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Tuesday, June 27, 2017

 

Meet Megan Waters Winter 2017 Flash Fiction Runner Up

Megan is an avid reader and writer who hails from Long Island, New York. The former cytotechnologist now spends her time reading all the material she can get her hands on to continuously improve her craft.

When writer’s block sets in, Megan likes to dabble on theprose.com where she enters writing contests and plays with poetry. She is enamored with flash fiction and short stories, and hopes to one day publish her first novel currently in the works.

Megan would like to thank her friends and family for pushing her forward while supporting her in her endeavors.

Before reading her interview, take time to read her story, “Lies of a Certain Nature.”  Megan created a story about a character who lies to get what she wants from someone who also lies.  But she’s also set the reader up  for a twist about who is guilty of what. 

WOW: What was the initial inspiration for “Lies of a Certain Nature”? 

Megan: I initially wrote this piece for a different writing challenge, one where the first sentence was provided for the contestants.  I asked myself, “What’s the difference between lying, and lying for a reason?” I decided if a character is going to justify his or her negative behavior, it’s got to be for a really big reason. 

WOW: The big reason is Ali’s, so why did you choose to use Robert as your POV character instead of Ali?  

Megan: I felt that if I used Ali as the POV character, it might reveal her feelings and thought processes too early on in the story. I wanted the reader to discover the motivation behind her behavior at the same pace Robert did. In my eyes, it lent a little more mystery to the story.

WOW: That it did! By leaving out much of the backstory, you enable the reader to see Ali as Robert sees her until her dialogue reveals the truth. How did you decide what details to include and what to leave out of the story?  

Megan: When I wrote the first draft, I had so much more information than what ended up in the final draft. I had to get to know the characters, and once I got a feel for who they were, and what their dynamic was, I continuously edited the content down. I focused on the details which revealed their selfish intentions.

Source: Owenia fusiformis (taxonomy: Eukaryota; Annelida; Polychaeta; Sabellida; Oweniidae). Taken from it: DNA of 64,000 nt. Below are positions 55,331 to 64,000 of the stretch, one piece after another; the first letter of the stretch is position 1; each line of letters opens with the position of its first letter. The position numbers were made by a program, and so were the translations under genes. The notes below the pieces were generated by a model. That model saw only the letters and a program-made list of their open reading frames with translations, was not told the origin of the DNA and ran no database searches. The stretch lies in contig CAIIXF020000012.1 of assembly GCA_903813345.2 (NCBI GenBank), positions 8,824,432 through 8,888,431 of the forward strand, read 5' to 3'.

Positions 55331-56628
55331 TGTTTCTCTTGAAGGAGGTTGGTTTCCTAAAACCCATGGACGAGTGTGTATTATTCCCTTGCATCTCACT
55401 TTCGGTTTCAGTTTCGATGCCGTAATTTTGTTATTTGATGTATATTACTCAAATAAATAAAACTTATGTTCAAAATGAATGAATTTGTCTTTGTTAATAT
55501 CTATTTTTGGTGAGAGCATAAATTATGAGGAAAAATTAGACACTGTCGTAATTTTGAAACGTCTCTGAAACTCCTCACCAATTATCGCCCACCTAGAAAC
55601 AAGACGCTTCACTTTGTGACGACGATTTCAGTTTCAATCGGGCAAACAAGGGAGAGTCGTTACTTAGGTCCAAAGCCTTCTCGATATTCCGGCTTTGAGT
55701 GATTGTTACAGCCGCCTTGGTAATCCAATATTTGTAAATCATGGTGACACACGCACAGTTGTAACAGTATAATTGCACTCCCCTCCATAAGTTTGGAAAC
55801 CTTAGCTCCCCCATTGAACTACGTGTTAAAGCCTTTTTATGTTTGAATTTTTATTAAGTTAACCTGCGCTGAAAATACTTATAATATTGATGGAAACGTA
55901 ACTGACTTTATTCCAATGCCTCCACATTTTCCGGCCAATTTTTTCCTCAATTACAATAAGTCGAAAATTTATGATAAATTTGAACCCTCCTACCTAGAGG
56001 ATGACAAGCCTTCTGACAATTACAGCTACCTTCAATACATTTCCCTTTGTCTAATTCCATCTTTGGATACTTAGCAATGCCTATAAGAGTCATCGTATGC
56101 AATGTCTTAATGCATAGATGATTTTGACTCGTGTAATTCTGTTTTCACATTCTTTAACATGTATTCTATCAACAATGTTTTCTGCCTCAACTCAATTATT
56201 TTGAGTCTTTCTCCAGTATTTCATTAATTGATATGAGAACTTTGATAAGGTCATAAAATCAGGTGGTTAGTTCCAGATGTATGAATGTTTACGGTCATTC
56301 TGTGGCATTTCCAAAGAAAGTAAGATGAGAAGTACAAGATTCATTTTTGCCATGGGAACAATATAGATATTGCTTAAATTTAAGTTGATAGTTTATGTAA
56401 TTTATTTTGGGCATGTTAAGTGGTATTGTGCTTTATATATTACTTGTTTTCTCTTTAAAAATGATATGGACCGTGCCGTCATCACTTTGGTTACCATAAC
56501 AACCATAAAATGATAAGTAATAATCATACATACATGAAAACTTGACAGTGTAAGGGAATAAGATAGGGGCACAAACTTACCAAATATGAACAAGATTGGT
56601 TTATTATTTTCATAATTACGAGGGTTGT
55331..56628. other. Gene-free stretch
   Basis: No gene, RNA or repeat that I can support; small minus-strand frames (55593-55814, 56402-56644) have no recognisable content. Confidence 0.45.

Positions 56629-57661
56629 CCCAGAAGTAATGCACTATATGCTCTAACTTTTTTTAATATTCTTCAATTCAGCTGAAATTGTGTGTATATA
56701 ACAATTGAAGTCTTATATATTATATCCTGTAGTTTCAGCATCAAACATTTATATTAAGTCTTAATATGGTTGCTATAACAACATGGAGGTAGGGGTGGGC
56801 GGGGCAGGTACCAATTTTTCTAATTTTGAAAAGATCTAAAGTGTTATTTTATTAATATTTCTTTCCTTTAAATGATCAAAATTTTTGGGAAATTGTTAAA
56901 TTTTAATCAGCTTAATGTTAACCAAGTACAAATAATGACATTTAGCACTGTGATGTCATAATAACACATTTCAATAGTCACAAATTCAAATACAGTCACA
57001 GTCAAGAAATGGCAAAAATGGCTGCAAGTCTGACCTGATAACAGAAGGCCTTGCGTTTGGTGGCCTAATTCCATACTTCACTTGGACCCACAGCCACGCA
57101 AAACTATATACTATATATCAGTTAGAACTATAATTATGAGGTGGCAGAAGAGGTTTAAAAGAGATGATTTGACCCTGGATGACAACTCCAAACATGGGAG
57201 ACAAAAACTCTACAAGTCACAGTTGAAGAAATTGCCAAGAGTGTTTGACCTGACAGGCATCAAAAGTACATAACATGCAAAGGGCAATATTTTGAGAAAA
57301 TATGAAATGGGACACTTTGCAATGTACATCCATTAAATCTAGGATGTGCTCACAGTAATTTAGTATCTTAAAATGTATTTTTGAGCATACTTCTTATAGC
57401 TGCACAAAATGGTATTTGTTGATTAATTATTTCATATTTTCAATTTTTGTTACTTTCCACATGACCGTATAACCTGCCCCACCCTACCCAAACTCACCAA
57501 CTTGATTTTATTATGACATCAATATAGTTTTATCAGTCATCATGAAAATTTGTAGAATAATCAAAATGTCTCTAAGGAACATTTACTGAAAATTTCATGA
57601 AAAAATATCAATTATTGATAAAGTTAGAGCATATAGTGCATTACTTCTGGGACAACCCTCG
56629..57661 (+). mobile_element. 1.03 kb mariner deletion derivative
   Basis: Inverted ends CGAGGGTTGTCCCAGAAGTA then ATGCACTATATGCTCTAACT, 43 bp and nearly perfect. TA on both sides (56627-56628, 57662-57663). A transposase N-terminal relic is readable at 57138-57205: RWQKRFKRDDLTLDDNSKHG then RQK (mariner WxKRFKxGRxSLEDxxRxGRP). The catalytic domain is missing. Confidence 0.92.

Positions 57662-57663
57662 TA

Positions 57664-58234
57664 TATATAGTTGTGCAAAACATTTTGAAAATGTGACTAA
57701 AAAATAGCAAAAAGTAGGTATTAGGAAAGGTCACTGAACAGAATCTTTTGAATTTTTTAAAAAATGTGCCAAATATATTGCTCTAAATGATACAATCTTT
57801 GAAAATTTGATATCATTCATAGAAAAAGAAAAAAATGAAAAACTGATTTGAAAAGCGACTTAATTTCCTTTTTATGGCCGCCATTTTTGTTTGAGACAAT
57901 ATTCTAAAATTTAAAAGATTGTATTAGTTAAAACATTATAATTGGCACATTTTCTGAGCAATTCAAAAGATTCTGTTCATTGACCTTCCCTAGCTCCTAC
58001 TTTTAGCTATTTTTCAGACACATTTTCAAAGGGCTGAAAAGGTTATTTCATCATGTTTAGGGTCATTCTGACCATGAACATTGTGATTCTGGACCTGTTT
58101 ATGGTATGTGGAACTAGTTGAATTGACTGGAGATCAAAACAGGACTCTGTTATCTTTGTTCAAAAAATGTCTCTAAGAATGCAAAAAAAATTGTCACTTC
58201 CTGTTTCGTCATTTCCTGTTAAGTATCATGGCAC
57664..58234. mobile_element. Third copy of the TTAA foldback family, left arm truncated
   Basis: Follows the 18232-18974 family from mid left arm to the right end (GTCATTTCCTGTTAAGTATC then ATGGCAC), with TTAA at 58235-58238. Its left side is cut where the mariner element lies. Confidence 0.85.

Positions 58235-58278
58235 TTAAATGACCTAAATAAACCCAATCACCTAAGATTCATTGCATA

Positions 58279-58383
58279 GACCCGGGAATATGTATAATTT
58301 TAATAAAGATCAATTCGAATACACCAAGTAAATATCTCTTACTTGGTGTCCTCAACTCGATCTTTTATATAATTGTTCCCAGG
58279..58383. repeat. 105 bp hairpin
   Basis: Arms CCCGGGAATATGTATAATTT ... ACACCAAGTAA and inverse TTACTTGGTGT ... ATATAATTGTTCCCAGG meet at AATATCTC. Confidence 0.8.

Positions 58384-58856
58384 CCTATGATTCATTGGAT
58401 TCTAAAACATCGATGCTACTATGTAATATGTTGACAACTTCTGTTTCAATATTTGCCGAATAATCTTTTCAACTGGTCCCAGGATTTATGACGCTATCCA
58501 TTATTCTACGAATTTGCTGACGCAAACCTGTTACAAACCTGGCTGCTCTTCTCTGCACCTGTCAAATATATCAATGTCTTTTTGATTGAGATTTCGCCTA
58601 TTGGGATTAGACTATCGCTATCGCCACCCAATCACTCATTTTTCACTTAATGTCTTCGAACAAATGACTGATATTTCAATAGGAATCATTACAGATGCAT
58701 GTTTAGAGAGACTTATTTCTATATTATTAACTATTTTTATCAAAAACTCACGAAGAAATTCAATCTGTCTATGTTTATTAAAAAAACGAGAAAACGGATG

WOW: What was the most difficult part of writing this story compared to other flash fiction stories you’ve written? 

Megan: Revealing the characters’ personalities while driving the story forward in a finite number of words was the most difficult part.  I wanted the reader to have a basic understanding of who these two people were without giving away too much of the plot.

WOW: What advice do you have for writers who are new to flash fiction?

Megan: When writing a first draft, throw word count out the window. Write as much as you can so you, as the writer, understand your characters, plot, setting, etc. Once you have a firm grasp on the main theme of your story, whittle away the extraneous fluff. Also, if you get stuck, don’t get discouraged. Put the story away for a day or two and don’t think about it. When you go back to re-read it, you will see it with fresh eyes and find it easier to edit -- or at least I do!

WOW:  Throw the word count out the window until we know our story?  Ladies, do you think you can do it?  Find out more about Megan and work by following her on Twitter @MeganWaters129.

Interviewed by Sue Bradford Edwards.

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1 Comments:

Blogger Sioux Roslawski said...

Sue--Thanks for doing the interview.

Megan--Your advice of forgetting about word count and then paring it down is valuable. I always tell my students that writing is often more deconstruction than construction.

Good luck with your current WIP.

5:00 AM  

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